Amid Scranton's ever-deepening financial crisis, Mayor Chris Doherty said his administration is going forward with a plan to unilaterally slash the pay of 398 workers to the federal minimum of $7.25 an hour with today's payroll, insisting it is all the city can afford.
That will likely earn administration officials an appointment with Judge Michael Barrasse, who granted the city's police, fire and public works unions a special injunction temporarily barring the administration from imposing the pay cuts after a brief hearing Thursday.
Rosen hates unions, though he may be in AFTRA for his job, so he'll applaud the screws being turned in Scranton. What the anti-tax, anti-union, anti-government crowd never takes into account is that these are the people who arrest criminals, keep your house and business from burning down, and make sure your streets are paved and your sewers aren't backing up into your basement.
But when you live in a million-dollar gated community you don't have to worry about such things, do you?
Imagine a scene from a movie. Above the little town the dam looms in the pouring rain. Ominous thunder crackles through the clouds and we see waves lapping over the top of the earth structure, more and more water pours overtop the dam. Cut to another shot, some overworked public service employee (who has had his collective bargaining rights removed but stays on the job out of loyalty to the public) speaks into a cell phone "I tell ya Dan, this dam can't last! You have to get the governor on the horn and order an evacuation."
A particularly large flash of lightning illuminates the dam above him, and he see the edifice crumbling and millions of gallons of water starting to pour out toward the unsuspecting town. With his last breath he says "I warned them we had to repair it! I warned them, why wouldn't they listen?"
The Washington Post's Robert J. Samuelson takes the Op-Ed pages of his paper to hammer the president's high speed rail initiative today. What has Mr. Samuelson's undies in a twist? Basically a Catch-22 that he constructs by ignoring two of the central fact about rail in the United States.
You see Mr. Samuelson is upset that the 53 billion dollar, ten year, program would build a lot of new tracks that the states would have to pay to maintain and would then lose the states money, exacerbating their budget woes. I know I say this all the time, but it bears saying all the time, conservative arguments are often true, as far as they go, and this one is no exception.
You see Amtrak does lose money. It's prices are high compared to flying and it does often take longer. But what Samuelson ignores is that the biggest problem Amtrak has is that it does not own the tracks it operates on. The scheduling of the trains is at the mercy of the Rail Road companies who make much more money hauling their own loads than letting a passenger service operate on the limited amount of track available.
The other component of that is the fact that while cities have grown considerably in the last 50 years the amount of track has not. Many of the tracks are now in places where they can not be expanded or most importantly for high speed rail, straightened. Without making changes to this infra structure we can not get above the very low average speed of 45 miles an hour for rail transport of people or goods.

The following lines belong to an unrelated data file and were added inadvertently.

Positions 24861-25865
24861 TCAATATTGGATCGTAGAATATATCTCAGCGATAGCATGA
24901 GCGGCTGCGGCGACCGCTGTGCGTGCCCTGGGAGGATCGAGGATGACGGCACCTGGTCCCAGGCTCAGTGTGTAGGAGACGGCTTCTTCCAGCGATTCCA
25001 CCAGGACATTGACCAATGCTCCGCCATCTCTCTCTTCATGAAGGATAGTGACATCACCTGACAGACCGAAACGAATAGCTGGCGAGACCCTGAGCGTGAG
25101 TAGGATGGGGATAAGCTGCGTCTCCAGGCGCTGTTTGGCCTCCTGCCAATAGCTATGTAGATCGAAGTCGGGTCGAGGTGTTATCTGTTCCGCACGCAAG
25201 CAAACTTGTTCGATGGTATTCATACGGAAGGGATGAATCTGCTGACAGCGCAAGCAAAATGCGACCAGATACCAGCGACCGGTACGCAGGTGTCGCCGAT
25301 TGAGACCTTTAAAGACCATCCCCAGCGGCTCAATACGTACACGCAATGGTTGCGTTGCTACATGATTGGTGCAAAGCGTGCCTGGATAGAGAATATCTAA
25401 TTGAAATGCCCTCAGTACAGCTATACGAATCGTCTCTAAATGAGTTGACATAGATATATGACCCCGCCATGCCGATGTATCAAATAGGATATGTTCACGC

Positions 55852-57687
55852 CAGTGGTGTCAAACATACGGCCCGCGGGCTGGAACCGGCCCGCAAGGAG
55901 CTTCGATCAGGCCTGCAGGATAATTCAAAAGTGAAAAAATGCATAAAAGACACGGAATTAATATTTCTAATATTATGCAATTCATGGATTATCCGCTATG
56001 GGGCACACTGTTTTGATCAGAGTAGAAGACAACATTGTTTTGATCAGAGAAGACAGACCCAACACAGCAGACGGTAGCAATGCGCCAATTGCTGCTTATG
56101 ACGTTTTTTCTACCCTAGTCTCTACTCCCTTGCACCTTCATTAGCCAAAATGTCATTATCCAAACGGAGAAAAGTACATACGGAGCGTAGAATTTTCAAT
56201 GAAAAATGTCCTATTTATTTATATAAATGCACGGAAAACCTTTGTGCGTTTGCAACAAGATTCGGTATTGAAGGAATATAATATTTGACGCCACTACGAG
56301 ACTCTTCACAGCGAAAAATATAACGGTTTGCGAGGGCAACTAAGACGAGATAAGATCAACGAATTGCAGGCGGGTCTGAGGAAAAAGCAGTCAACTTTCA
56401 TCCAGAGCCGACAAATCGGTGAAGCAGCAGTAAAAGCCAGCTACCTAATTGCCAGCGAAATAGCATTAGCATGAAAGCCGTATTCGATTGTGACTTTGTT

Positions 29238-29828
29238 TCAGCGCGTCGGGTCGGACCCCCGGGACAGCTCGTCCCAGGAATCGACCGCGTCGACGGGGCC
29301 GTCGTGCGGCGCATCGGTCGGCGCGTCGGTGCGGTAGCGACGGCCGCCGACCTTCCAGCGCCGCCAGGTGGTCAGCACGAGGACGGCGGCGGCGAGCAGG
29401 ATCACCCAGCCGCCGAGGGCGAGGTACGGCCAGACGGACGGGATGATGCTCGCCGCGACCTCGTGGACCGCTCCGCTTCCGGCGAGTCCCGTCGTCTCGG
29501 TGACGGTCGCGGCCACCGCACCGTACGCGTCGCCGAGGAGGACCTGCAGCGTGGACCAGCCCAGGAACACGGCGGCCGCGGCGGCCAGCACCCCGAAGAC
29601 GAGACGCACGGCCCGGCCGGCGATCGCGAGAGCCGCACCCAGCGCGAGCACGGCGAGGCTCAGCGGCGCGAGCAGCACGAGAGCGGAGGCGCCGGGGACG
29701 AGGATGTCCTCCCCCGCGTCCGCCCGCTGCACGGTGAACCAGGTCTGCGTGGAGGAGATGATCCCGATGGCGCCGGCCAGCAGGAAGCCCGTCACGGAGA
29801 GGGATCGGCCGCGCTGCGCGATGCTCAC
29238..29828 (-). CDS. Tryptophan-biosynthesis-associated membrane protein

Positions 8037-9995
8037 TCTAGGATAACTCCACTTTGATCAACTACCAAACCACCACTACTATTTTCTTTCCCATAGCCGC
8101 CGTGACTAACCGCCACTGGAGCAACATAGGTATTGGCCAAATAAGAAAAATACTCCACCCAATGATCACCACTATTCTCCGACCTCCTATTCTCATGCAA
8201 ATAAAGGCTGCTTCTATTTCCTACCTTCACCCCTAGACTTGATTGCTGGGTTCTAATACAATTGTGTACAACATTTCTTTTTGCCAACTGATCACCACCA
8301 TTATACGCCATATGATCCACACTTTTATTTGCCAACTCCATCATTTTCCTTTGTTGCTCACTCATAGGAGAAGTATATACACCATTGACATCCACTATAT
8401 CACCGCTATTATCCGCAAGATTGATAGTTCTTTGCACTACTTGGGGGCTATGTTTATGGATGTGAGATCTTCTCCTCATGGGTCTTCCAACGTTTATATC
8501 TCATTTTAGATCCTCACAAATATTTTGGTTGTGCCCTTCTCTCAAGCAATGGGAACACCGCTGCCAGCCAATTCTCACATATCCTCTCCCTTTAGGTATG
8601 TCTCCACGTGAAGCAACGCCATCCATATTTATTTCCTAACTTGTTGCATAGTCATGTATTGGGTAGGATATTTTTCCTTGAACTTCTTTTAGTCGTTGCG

Mr. Samuelson argues that the long term goal of a massive nationwide high speed system with a price tag of 500 billion over 25 years (yeah he is bitching about 16 billion a year in a project that would cost in total just under what we spend on defense in a single year) would take money away from other funding priorities, like schools, cops and you guessed it defense!
Home-furnishings retailer Ikea said Tuesday it plans to install a solar array on the roof of its store under construction in Centennial. Pending governmental permits, installation of solar panels will begin next month, with completion by grand opening in the fall. REC Solar will design, build and install the 60,000-square-foot solar-energy system, consisting of 2,212 panels that will produce approximately 740,000 kilowatt- hours of electricity annually, the equivalent to reducing 586 tons of carbon dioxide. It will also integrate a geothermal component as part of its heating/cooling system.
Yes, the not-nearly-as-free-as-Republicans-woud-have-it Market is working well here. But I also feel IKEA is setting a huge positive example and will force local governments and energy suppliers to respond in kind.
Yesterday, I expressed my heartfelt disappointment in Sen. Bennet's unwarranted slapdown of President Obama's call for additional stimulus spending. While Sen. Bennet has problems with the $50 billion of the plan to start laying a financial foundation to address our country's crumbling infrastructure because of mythical debt stress, he apparently has no problems with giving corporations $300 billion in unneeded tax breaks.
Fresh off getting a boost from President Obama to win his Democratic Primary race, Sen. Michael Bennet has chosen to tack to the right in order to ... well, I'm not quite sure. How many Republican and Unaffiliated votes will he need to defeat Ken Buck in less than two months? Because acquiring those votes are about the only goal I can think of when I read that Bennet will not support part of that same President's plan for additional economic stimulus.
The worst part is Sen. Bennet rejected the wrong part of the stimulus plan. And even by supporting the part that I assume his staff is telling him will appeal to Republicans isn't and won't actually make him appealing to those Republicans.
Sen. Michael Bennet rejected the idea Wednesday of a new $50 billion stimulus package focused on U.S. infrastructure projects, dealing a blow to President Barack Obama's effort to rally Democrats around a cohesive economic plan.